The Canary Islands have always been popular and famous for their fishing culture and history. Tenerife has numerous small villages on its coasts that have managed to maintain some of the feel and atmosphere of a place that was once just a tiny fishing community.
Especially on weekends, the locals on Tenerife come down from their mountainside homes to these small seaside villages and stroll through the twisting streets, looking for the best seafood restaurant.
Rich and exciting, the culture found here is vibrant and can be discovered in every corner. From the museums and art galleries of the cosmopolitan capital Santa Cruz to the quaint cobbled streets of Puerto de la Cruz in the beautiful Orotava Valley. The typical Canarian villages tucked away in the mountains and of course the culture of the south and west coast; the island is full of signs of the Spanish way of life.
The gastronomy is heavily influenced by Spanish cooking as well as the architecture, and let us not forget the bank holidays or fiestas. The most important of these is Semana Santa (Holy Week), which is celebrated the week before Easter. The notion of having Romerías, special days where people honour their patron saint, also comes from Spain as does the tradition of having a break during the hottest part of the day when many shops and businesses close for lunch and reopen later when the temperature cools.
Being a small island in the Atlantic Ocean, Tenerife has been accustomed to influences from other nationalities with many different cultures visiting over the years. Although this has been embraced, the people of Tenerife have held onto their own traditions; a quality they are very proud of.
Small El Puertito has a laid-back, authentic atmosphere with bobbing fishermans’ boats and uninterrupted sea views. This is a place that mass tourism forgot and it offers a true escape from reality. It’s quite difficult to find El Puertito on any of the tourist maps of the island. You need to know exactly where it is to find the only rocky road that leads there.
Besides El Puertito’s beach chiringuito, a tiny church and a statue of the Virgin Mary, there’s not a lot to see in the village. Nevertheless, this village is one of the few places left on the island that has a faint fishing village feel. Last but not least, you really can’t miss the amazing sunset in El Puertito. For many locals the sunset is the main reason to come here, they finish the day with a nice cold pint in the beach chiringuito and watch the amazing sunset.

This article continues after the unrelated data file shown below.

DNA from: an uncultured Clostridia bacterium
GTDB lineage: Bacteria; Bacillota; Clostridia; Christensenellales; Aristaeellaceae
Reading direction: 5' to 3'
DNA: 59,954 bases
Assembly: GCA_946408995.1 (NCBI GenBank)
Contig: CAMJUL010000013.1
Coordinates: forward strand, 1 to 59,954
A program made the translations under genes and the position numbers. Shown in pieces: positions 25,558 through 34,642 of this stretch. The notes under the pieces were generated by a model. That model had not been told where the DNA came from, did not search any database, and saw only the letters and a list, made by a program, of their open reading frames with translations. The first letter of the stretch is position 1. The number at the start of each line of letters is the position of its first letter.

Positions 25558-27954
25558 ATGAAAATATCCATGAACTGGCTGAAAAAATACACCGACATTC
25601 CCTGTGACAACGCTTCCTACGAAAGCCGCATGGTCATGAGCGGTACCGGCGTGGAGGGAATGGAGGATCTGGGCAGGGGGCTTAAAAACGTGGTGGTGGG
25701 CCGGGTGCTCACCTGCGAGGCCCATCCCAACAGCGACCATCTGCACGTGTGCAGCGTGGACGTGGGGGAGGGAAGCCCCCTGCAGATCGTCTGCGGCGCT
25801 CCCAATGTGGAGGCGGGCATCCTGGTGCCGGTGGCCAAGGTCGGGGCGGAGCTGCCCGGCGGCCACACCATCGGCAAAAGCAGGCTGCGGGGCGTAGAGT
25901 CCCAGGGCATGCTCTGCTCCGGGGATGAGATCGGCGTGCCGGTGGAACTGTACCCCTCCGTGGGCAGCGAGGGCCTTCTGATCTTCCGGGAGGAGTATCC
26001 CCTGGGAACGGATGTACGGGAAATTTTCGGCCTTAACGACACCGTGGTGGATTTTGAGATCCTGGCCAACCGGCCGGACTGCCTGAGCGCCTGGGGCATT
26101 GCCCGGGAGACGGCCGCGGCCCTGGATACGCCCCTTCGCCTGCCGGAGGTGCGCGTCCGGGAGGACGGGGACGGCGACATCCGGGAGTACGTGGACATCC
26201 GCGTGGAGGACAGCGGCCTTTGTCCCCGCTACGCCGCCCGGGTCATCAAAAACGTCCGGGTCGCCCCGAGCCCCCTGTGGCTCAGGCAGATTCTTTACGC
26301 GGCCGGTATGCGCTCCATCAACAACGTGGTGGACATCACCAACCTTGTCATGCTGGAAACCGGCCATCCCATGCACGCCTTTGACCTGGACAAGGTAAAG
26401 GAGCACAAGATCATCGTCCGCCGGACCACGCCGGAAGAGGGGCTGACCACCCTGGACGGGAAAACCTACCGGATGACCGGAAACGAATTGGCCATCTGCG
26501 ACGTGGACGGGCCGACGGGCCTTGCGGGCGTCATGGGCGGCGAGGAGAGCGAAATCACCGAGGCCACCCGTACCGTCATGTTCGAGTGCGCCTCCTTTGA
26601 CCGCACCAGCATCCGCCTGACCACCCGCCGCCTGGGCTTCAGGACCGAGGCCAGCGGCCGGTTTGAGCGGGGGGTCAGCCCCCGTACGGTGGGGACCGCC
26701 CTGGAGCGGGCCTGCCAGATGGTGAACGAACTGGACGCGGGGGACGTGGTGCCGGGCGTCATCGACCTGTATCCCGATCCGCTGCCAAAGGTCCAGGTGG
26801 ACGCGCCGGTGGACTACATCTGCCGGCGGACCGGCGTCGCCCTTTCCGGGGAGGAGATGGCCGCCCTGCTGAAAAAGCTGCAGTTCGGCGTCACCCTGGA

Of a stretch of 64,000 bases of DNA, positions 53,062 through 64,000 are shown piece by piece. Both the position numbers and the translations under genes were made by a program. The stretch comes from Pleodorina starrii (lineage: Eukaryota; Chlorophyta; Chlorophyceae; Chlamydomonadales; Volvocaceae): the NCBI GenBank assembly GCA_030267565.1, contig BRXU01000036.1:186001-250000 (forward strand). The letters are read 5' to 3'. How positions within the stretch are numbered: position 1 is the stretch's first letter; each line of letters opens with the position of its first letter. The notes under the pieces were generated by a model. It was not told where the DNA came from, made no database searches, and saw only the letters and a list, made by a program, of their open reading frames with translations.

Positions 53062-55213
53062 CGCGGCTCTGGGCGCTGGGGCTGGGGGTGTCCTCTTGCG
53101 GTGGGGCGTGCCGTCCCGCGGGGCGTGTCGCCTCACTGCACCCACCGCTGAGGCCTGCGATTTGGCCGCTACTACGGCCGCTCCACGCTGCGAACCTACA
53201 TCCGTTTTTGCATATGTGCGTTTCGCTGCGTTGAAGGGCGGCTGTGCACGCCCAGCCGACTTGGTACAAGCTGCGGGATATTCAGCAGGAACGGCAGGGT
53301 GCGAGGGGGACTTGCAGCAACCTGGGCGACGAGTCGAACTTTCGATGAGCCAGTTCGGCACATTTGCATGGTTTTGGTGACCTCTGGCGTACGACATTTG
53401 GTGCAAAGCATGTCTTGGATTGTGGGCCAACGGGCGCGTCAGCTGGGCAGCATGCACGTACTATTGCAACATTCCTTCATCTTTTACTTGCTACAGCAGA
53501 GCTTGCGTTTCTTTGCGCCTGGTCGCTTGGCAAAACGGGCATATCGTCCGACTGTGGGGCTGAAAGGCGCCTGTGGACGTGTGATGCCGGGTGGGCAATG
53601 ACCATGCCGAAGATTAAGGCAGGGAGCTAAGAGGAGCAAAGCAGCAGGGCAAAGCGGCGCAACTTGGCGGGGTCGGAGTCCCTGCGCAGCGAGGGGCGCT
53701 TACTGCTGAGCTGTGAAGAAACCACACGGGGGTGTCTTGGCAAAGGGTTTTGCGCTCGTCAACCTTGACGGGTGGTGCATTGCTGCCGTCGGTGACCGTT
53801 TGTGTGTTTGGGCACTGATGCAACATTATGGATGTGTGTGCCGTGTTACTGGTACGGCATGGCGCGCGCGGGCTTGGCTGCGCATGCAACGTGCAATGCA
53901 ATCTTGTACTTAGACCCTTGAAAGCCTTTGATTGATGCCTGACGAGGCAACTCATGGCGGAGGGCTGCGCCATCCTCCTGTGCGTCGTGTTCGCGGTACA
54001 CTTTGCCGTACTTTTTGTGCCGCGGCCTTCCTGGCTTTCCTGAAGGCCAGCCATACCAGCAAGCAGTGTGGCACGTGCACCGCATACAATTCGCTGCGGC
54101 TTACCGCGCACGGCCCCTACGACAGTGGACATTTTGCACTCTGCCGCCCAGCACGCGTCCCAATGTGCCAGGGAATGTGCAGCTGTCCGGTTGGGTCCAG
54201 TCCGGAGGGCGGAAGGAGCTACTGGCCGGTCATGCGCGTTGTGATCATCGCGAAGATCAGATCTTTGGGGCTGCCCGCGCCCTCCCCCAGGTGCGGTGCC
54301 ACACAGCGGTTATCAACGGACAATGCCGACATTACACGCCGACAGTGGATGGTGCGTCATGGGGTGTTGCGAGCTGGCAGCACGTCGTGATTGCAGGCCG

Probably the first thing that catches your eye when you arrive at Tenerife’s southern airport is the massive Montaña Roja mountain which sits next to two of the largest natural beaches on the island, Playa de la Tejita and Playa de Leocadio Machado. Playa de Leocadio Machado belongs to the small seaside town of El Médano, which is one of the best windsurfing and kiteboarding destinations in the world.
Although El Médano’s growing popularity has brought many tourists to town, it is still one of the best places in Tenerife to enjoy a bohemian, easygoing beach life. Here you’ll find many high-quality fresh seafood restaurants and enjoy watching the surfers and kite boarders trying to catch the perfect wave.
Just next to the busy Playa de las Americas lies the small fishing village of La Caleta. You can get here simply by walking down the seaside road from Playa El Duque or by car taking the exit number 79 off the TF-1 motorway and driving towards the coast. This relaxing and easygoing village is the perfect place to spend a moment away from the crowds.
The beaches in La Caleta are rocky but the stairs that lead to these amazingly turquoise waters makes this one of the best places to swim. Seafood is a star attraction in La Caleta as well. Prices here are a bit higher than in the other villages we’ve covered so far, but the quality is excellent. If you are feeling adventurous, you can walk up to the remote beach behind the mountain on the right-hand side of the village. There you’ll find a small hippie community of beach lovers, who have chosen to pursue their lifestyle under the warm, Canarian sun.
Idyllic Los Abrigos is located very close to El Médano and is another gem along the southern coast. This charming place is one of the oldest fishing villages on the island and it’s also known for its high-quality seafood restaurants. Los Abrigos really has stood the test of time and maintained a feel of time long gone. Fishing nets lying on the streets, fisherman boats bobbing in the marina and the scent of fresh fish that permeates the air and charms every visitor here.
Locals come here on weekends and holidays to treat themselves with some of the best seafood delicacies on the island. It is nice to stroll down the main street and small alleys of this lovely village, admiring the selection of fresh fish in the display cases of the restaurants. There’s a small marina just in front of the main street, where the local fishermen drop their catch of the day and then head back.